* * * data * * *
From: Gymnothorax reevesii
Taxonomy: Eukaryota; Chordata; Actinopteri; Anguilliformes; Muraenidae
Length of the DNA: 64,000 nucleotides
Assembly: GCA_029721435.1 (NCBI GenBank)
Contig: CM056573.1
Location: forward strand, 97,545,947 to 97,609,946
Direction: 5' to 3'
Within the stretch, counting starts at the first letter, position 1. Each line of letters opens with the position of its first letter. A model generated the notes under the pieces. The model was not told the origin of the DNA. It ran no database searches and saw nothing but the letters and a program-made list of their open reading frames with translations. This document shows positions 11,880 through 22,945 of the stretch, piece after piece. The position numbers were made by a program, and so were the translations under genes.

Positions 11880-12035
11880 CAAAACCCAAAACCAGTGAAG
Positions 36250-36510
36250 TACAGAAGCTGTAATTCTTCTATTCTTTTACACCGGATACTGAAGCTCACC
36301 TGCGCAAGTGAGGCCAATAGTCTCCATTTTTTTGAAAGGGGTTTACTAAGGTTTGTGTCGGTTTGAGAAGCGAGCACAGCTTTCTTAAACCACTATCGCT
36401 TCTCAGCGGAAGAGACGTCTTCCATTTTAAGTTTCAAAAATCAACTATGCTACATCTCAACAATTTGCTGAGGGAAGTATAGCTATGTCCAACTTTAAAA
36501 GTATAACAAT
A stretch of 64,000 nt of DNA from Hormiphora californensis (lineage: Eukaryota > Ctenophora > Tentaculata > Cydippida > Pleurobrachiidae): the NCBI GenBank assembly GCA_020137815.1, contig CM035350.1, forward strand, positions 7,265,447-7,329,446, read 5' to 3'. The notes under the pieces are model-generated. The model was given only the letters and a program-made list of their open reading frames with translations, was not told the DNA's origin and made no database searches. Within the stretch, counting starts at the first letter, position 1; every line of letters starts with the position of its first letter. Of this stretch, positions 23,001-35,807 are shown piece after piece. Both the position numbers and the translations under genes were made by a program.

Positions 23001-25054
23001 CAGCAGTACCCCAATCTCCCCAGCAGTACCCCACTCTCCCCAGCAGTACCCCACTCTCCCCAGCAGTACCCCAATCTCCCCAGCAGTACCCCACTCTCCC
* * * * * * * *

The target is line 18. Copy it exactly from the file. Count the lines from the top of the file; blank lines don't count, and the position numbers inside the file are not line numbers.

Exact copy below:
23001 CAGCAGTACCCCAATCTCCCCAGCAGTACCCCACTCTCCCCAGCAGTACCCCACTCTCCCCAGCAGTACCCCAATCTCCCCAGCAGTACCCCACTCTCCC